(C) to Modify United States Tariff Nomenclature and Rates of Duty for Ceramic Tableware.
(14) The Agreement with the Hungarian People’s Republic.
(Pub. L. 96–39, § 2, July 26, 1979, 93 Stat. 147.)
§ 2504. Relationship of trade agreements to United States law
(a) United States statutes to prevail in conflict

No provision of any trade agreement approved by the Congress under section 2503(a) of this title, nor the application of any such provision to any person or circumstance, which is in conflict with any statute of the United States shall be given effect under the laws of the United States.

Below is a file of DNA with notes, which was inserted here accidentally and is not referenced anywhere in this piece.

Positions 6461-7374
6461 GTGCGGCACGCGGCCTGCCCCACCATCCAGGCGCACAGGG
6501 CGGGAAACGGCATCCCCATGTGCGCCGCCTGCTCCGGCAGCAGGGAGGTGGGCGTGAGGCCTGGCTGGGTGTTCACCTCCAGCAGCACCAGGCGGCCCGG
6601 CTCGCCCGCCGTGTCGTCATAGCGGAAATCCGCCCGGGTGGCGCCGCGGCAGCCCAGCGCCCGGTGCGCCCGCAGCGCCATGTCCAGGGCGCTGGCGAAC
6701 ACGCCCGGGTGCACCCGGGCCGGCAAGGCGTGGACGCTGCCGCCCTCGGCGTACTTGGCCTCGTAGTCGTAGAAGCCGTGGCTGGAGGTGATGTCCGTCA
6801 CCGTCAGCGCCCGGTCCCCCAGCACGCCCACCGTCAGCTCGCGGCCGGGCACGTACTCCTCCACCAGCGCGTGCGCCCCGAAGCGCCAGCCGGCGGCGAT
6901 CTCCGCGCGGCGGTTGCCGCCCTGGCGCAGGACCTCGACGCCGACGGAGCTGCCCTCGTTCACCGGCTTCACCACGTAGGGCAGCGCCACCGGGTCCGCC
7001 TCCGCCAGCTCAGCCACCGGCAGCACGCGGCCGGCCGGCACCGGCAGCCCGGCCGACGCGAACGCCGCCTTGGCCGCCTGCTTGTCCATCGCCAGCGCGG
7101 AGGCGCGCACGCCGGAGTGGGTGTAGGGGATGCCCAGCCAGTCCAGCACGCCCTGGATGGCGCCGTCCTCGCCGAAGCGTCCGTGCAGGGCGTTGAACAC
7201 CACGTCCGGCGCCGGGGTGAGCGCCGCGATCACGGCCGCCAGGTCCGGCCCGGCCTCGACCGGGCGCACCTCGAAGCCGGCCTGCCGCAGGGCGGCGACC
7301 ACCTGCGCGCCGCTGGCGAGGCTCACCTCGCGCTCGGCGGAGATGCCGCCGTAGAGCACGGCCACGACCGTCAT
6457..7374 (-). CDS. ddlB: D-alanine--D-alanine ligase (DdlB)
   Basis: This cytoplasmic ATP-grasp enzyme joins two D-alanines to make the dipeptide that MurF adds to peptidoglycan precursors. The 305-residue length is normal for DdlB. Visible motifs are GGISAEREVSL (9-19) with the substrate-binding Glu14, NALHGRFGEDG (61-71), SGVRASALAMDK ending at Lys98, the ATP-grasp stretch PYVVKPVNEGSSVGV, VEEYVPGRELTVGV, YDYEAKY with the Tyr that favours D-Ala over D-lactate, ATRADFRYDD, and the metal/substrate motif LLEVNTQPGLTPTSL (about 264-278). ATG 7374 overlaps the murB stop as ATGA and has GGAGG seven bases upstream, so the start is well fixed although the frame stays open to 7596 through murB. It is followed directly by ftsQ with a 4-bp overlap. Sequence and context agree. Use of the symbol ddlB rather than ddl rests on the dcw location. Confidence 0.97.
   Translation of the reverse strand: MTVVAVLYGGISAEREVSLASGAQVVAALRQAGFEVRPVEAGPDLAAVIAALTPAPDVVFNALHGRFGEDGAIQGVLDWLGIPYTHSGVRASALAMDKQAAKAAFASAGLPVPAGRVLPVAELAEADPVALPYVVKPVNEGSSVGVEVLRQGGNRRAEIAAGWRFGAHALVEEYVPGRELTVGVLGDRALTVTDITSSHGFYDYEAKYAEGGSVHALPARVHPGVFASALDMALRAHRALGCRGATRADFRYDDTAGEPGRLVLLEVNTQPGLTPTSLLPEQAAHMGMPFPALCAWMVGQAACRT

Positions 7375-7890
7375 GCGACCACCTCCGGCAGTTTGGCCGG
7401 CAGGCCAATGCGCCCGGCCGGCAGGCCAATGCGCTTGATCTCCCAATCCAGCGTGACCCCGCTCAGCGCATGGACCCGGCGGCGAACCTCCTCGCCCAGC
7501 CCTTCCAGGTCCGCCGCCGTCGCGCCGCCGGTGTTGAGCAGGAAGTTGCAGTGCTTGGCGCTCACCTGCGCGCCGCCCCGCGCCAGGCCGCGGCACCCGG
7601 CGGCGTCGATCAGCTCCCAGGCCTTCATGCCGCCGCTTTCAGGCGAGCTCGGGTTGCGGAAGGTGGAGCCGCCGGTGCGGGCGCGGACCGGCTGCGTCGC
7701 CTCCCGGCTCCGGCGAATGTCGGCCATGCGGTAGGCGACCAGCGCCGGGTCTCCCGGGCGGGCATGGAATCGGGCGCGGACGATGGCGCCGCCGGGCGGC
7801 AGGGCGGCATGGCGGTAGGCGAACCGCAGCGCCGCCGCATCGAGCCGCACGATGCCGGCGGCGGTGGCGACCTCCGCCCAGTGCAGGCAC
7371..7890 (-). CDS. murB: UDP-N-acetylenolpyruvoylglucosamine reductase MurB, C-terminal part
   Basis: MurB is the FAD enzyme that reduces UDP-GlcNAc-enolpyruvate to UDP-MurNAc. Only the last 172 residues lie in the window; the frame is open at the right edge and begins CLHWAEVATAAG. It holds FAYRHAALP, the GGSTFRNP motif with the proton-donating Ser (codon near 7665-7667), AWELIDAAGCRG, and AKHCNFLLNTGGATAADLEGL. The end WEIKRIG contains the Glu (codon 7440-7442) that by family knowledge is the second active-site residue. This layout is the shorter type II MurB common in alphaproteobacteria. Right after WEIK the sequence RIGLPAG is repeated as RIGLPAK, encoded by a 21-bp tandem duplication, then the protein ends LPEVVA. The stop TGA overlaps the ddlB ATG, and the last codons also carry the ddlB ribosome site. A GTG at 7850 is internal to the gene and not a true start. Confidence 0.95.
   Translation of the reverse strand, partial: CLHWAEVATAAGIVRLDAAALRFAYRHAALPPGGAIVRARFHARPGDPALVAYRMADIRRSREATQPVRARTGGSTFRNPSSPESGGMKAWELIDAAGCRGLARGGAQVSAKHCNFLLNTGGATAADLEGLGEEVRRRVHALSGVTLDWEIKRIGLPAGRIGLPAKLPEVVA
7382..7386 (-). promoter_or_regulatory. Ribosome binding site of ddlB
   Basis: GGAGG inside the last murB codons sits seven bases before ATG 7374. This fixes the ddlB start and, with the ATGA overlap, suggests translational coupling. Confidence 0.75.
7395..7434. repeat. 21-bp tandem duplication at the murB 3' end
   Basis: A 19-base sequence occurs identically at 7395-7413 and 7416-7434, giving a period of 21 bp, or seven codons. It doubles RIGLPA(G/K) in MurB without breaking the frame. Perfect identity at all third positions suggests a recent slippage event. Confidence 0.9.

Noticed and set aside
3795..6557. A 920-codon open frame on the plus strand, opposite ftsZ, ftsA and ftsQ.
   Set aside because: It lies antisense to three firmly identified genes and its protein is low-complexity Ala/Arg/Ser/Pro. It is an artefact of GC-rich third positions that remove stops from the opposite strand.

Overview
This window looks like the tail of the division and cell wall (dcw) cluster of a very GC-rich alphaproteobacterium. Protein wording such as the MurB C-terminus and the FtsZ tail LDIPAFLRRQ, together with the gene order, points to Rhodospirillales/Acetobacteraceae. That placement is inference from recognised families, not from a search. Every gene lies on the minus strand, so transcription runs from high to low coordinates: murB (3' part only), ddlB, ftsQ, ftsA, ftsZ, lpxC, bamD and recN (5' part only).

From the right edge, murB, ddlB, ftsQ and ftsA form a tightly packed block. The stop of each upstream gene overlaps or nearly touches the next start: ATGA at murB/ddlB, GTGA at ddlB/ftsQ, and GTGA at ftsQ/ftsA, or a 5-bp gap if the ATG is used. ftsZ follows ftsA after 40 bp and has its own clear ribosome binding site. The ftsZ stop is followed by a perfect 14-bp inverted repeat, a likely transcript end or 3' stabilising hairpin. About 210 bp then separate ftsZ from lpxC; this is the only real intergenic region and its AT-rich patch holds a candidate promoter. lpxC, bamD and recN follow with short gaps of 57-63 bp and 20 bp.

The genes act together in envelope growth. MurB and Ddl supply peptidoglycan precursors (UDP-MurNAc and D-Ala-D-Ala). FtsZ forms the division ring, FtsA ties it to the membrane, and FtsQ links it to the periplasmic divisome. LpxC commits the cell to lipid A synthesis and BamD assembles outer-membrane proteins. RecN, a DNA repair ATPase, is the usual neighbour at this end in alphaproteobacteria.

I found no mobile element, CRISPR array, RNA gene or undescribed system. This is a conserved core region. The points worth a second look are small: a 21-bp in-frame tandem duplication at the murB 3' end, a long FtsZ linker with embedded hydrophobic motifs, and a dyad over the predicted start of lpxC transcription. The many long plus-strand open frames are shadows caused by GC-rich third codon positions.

(b) Implementing regulations

Regulations necessary or appropriate to carry out actions proposed in any statement of proposed administrative action submitted to the Congress under section 2112 of this title to implement each agreement approved under section 2503(a) of this title shall be issued within 1 year after the date of the entry into force of such agreement with respect to the United States.

(c) Changes in statutes to implement a requirement, amendment, or recommendation
(1) Presidential determination